On March 28, 1776, Empress Catherine II allowed Prince P.V. Urusov to begin construction of a theater building on Petrovka Street in Moscow, which was originally called Petrovsky. But, Urusov himself could not open it, as soon as the building was built burned down. The prince handed over the right to build to the Englishman Michael Maddox, in 1789 the Bolshoi Petrovsky Theater was completed, and on December 30 of the following year, the opening ceremony took place. A few years later, Maddox began to have financial problems, and he decided to transfer the theater to the treasury. Meddox invested almost all of his funds in the construction. To save the businessman from poverty, he was assigned an annual pension of 3, 000 rubles at the direction of Empress Maria Feodorovna.
12 interesting facts about the Bolshoi Theater
- The place where the Bolshoi Theater is located was considered unsuitable for capital construction for a long time, it was too swampy. In addition, it had a bad reputation - according to legend, during the plague of 1603, angry Muscovites killed and buried a criminal here, who, under the guise of a doctor, poisoned people with poisons in order to take possession of their property.
- The Neglinnaya river flowed near the theater, or, as it was also called in Moscow, the Neglinka. Once Muscovites used to catch fish and crayfish in it, but by the beginning of the 19th century, Neglinka had turned into an incredibly dirty rivulet, where sewage from all over the area was dumped. It was decided to "get rid" of it by walled up in an underground pipe. During severe floods, Neglinka reminded of herself, breaking free from underground captivity.
- The building that currently houses the Bolshoi Theater is the fourth in a row. All the previous ones were destroyed by fires, and one of them occurred in 1812, during the war with Napoleon's army. Then most of Moscow burned down, and it had to be rebuilt.
- Despite the fact that the capital of the Russian Empire was in St. Petersburg, the monarchs and members of their families were constant spectators at the Bolshoi Theater, covering a distance of 600 versts for this. Each visit of the imperial family was a great event in the life of the theater.
- The first production of Swan Lake was staged at the Bolshoi Theater in 1877. Due to poor direction, the premiere failed miserably. Nobody believed that all further attempts to "revive" the production would be successful with the audience.
- During the Great Patriotic War, the building of the Bolshoi Theater was disguised as an ordinary residential building. But, during one of the bombings, the theater still suffered: a German shell destroyed part of the facade and the vestibule, but, in general, the building was preserved. Unique crystal chandeliers have accidentally survived, which, shortly before the bombing, were sent for restoration. In 2006, an explosion suddenly thundered in the basement of the theater; it turned out that it was one of the wartime shells.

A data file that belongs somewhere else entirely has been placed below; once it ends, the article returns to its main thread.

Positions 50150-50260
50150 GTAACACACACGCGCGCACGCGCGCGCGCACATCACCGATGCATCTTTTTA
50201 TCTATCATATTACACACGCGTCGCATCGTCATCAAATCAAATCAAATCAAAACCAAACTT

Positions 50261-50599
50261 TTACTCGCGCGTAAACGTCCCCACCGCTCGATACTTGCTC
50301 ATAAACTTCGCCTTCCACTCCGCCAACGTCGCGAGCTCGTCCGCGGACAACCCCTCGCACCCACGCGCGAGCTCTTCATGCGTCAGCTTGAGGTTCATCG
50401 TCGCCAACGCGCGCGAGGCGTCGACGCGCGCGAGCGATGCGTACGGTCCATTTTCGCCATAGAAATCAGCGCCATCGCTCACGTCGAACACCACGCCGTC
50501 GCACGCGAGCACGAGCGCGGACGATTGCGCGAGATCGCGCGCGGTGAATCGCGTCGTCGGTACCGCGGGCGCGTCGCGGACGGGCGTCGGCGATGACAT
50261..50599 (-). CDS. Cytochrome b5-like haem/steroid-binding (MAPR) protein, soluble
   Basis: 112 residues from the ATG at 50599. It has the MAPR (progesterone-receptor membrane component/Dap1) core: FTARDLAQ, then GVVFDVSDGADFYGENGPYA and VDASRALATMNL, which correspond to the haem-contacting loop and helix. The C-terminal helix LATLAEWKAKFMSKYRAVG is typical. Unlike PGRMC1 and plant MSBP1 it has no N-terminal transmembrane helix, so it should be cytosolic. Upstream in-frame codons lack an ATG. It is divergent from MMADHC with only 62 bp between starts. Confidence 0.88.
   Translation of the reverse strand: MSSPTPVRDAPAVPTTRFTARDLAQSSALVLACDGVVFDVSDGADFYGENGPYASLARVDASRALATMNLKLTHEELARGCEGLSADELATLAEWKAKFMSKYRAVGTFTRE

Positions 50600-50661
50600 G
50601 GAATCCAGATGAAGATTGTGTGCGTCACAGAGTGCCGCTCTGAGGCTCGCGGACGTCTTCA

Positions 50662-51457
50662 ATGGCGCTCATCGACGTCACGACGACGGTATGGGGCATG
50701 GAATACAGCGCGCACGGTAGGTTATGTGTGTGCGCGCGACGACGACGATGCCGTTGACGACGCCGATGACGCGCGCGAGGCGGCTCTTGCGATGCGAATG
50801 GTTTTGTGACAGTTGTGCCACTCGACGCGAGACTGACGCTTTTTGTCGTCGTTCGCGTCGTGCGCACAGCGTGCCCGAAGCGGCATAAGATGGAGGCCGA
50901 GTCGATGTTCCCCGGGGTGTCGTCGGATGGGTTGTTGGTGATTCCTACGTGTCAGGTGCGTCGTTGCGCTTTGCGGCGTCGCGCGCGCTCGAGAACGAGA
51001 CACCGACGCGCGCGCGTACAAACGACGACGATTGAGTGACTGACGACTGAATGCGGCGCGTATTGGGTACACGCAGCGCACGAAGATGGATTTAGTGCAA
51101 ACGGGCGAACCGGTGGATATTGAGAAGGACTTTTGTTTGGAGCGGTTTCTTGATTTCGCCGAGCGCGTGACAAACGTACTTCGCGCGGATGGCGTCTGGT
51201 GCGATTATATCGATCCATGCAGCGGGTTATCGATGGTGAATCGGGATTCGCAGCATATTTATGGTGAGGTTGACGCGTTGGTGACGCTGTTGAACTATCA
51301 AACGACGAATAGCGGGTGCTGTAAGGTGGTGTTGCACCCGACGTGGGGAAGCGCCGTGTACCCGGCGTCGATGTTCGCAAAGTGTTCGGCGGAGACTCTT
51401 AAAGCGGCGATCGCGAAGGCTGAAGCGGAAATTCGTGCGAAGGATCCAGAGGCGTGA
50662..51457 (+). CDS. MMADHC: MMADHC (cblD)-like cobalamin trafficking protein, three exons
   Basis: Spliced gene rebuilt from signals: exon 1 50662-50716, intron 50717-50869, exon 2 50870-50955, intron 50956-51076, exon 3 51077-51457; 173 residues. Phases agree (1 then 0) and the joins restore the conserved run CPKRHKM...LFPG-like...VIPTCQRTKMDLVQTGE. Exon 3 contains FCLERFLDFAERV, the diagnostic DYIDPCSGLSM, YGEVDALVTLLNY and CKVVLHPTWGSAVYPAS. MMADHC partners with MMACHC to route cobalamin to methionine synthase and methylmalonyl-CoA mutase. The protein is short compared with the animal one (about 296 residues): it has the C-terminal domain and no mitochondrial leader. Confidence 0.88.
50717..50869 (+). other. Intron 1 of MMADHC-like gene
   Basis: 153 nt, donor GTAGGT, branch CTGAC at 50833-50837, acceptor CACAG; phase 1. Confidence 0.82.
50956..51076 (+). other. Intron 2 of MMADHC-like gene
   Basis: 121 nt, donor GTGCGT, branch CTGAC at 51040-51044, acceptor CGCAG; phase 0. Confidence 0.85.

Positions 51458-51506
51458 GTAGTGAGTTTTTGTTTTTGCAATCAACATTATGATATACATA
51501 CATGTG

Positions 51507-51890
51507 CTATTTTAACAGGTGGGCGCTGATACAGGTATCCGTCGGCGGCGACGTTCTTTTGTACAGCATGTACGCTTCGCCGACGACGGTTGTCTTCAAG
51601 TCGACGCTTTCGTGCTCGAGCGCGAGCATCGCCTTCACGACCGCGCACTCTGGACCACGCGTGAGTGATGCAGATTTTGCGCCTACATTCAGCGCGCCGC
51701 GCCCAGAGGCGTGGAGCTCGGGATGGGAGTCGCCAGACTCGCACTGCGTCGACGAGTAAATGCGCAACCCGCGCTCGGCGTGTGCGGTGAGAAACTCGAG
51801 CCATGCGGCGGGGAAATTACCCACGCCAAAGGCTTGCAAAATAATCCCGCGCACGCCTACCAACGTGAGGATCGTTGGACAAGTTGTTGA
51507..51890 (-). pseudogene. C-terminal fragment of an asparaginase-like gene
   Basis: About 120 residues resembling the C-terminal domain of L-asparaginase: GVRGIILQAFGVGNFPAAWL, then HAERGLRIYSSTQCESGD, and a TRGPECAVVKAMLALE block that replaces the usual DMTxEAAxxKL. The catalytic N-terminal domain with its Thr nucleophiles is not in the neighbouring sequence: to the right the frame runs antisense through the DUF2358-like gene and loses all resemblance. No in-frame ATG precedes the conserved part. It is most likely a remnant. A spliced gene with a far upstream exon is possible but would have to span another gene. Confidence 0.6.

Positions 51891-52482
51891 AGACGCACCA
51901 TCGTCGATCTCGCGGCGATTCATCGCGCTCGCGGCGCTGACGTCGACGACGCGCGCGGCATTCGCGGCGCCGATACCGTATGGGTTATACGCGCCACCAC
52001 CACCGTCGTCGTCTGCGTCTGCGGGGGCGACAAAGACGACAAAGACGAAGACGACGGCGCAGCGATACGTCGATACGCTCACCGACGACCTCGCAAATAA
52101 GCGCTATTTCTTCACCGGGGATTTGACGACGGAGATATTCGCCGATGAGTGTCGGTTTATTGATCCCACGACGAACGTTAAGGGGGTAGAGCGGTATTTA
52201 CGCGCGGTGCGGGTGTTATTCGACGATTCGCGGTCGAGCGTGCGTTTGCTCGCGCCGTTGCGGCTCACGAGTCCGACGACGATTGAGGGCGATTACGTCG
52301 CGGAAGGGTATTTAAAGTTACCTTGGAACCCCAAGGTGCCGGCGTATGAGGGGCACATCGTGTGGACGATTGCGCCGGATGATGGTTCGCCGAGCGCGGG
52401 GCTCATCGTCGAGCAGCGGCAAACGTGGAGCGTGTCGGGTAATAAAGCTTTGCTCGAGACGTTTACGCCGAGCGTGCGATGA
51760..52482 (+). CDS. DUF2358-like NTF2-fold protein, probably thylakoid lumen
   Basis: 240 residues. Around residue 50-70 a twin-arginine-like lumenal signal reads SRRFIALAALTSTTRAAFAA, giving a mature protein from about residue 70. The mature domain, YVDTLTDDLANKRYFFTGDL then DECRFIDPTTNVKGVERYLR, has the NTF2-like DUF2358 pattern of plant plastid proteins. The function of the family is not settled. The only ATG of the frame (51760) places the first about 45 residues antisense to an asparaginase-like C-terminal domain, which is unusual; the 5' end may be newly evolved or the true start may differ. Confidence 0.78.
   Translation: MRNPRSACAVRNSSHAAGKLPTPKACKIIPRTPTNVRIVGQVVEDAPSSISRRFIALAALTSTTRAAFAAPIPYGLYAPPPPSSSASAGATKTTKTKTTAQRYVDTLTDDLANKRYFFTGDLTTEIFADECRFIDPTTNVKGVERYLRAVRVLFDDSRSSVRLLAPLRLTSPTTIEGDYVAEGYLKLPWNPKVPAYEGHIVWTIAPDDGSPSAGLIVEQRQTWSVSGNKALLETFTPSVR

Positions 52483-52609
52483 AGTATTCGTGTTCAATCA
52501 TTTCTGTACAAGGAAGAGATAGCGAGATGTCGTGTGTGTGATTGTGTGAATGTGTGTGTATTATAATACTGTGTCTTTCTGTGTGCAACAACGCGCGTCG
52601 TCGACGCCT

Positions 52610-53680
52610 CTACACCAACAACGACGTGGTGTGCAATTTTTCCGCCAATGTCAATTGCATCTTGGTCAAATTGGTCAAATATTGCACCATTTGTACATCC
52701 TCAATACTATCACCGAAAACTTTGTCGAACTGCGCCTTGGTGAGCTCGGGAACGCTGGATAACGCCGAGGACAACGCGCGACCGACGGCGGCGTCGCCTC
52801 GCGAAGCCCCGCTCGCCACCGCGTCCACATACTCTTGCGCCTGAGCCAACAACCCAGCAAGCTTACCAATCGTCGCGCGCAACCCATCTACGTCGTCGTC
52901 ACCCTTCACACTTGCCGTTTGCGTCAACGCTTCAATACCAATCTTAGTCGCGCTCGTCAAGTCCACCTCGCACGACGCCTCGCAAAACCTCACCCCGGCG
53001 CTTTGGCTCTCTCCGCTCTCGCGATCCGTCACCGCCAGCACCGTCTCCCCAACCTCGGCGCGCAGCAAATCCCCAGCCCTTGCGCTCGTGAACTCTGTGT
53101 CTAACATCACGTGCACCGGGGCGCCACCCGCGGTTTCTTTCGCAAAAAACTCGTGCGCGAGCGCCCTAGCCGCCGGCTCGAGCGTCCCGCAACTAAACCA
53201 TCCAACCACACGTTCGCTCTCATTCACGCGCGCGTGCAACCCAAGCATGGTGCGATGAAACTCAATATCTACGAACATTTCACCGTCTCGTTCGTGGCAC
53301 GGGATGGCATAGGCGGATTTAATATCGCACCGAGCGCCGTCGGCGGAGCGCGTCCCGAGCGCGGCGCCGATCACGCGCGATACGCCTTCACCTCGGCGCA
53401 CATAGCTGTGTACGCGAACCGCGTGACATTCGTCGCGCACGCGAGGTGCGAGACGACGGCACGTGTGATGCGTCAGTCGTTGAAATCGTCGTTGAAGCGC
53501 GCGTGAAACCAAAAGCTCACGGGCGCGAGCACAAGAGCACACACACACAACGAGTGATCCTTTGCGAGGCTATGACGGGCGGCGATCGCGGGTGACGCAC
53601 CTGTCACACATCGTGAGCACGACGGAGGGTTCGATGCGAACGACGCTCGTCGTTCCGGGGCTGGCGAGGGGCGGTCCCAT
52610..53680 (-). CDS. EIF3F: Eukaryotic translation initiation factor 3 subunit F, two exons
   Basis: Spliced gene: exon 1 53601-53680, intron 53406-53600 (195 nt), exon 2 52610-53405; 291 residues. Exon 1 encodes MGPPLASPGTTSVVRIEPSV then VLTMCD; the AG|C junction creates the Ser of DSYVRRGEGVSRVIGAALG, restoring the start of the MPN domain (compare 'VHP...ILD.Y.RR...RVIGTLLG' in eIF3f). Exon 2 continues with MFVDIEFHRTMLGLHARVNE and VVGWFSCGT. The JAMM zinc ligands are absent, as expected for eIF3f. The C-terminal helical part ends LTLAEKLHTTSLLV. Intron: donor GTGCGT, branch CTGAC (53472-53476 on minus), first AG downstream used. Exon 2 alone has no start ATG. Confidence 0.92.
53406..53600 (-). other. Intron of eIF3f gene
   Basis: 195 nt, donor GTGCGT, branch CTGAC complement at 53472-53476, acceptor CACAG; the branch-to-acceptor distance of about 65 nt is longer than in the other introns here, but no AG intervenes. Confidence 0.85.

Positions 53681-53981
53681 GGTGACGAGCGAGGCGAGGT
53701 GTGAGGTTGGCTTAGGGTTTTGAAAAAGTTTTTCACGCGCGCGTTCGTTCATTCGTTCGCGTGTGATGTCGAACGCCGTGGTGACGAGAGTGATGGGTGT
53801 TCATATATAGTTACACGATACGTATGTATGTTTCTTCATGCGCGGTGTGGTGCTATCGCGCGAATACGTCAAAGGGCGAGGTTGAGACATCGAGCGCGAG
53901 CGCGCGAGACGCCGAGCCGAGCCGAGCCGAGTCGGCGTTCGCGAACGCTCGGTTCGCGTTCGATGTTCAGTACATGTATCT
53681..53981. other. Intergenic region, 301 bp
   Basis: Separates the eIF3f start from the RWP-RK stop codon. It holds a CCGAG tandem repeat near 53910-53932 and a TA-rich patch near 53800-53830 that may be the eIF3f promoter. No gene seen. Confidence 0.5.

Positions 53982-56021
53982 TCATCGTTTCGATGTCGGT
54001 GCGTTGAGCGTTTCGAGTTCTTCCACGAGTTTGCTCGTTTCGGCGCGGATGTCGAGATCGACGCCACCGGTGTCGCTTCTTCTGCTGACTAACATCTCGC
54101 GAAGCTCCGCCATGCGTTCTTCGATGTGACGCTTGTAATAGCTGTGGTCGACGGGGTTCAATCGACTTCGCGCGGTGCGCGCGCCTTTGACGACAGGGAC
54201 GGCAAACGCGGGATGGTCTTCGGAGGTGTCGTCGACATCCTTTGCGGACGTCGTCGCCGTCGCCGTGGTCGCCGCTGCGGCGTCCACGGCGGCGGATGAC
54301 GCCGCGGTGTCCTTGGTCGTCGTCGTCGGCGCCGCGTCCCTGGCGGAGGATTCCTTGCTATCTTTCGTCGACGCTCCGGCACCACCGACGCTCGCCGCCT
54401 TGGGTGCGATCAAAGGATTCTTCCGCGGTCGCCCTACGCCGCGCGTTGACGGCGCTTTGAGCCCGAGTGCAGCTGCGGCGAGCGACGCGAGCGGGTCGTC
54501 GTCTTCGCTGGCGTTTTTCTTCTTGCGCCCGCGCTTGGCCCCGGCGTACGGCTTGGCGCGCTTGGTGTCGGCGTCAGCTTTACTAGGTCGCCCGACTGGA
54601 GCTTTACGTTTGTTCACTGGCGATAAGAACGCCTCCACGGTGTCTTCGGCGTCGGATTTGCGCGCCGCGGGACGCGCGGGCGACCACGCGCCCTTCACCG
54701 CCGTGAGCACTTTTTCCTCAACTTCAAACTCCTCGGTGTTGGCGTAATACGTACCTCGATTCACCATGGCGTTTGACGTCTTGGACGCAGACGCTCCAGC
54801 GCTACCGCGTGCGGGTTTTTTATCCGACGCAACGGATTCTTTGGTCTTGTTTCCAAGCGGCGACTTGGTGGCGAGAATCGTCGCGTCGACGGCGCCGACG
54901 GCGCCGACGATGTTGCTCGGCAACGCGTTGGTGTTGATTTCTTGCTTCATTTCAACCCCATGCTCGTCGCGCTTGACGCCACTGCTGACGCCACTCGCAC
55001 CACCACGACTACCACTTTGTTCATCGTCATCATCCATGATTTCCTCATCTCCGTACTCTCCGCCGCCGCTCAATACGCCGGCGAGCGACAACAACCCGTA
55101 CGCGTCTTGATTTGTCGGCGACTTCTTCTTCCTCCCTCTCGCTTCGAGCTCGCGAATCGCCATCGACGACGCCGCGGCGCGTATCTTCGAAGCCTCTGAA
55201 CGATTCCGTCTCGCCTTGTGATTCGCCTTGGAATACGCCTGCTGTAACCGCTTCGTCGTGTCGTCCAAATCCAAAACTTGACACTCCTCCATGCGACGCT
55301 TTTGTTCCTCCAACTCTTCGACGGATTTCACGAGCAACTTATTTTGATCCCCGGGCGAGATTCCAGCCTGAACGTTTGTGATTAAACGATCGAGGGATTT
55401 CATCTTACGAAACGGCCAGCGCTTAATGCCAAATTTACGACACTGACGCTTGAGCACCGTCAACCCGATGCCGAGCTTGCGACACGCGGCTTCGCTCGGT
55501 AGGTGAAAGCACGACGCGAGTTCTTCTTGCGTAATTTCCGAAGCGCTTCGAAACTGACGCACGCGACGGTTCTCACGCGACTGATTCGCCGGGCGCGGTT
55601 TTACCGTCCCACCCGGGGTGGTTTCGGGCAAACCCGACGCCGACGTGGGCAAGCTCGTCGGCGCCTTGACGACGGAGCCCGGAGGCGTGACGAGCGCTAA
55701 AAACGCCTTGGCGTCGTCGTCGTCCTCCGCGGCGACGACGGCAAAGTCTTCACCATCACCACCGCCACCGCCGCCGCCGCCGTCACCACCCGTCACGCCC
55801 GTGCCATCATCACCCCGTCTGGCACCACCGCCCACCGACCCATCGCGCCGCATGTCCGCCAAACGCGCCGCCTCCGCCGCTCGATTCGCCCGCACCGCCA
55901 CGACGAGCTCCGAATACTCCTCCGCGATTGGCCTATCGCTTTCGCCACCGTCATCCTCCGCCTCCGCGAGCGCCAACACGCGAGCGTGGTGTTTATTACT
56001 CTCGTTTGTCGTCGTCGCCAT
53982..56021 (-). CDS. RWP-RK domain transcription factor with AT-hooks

- Every year, two varieties of tulips are planted in front of the Bolshoi Theater, which were bred by the Dutch breeder Lefeber in the fifties of the last century. During his visit to Moscow, the Dutchman visited the Bolshoi Theater for the ballet "Swan Lake". The performance made such an impression on him that, returning home, he bred two new varieties, which he called the Bolshoi Theater and Galina Ulanova. It is interesting that a few years later the same Derek Lefeber bred a variety "In Memory of Lenin", to the 100th anniversary of the birth of the leader of the world proletariat.
- The building of the Bolshoi Theater can be seen on the modern Russian 100-ruble banknote. In addition, it is depicted on the packaging of chocolate and sweets "Inspiration", which are produced at the Moscow confectionery factory "Red October". Several times in the Soviet Union and the Russian Federation, postage stamps were issued on the theme of the Bolshoi Theater.
- The Bolshoi Theater can be called the "homeland" of the Union of Soviet Socialist Republics. The agreement on the creation of the USSR was signed on December 30, 1922 in the theater building.
- The curtain was one of the most recognizable symbols of the Bolshoi Theater in the USSR. It was made in 1955 from gold and silk threads. The curtain area is 500 square meters and the weight is over a ton. the last restoration of the curtain was carried out in 2011. The modern canvas is different from what was in the Soviet Union.
- Theater Square, on which the Bolshoi Theater is located, was originally called Petrovskaya. Then it was renamed Teatralnaya, and since 1919 - Sverdlov Square. And since 1991 it is called Teatralnaya again.
- The troupe of the Bolshoi Theater from October 1941 to October 1943 was evacuated to Kuibyshev. Already in November 1941, posters appeared in the city on the Volga, reporting on the performances of the evacuated theater. At that time, it included such celebrities as the singer Ivan Kozlovsky, ballerina Olga Lepeshinskaya, composer Dmitry Shostakovich. Almost the entire Moscow repertoire was renewed.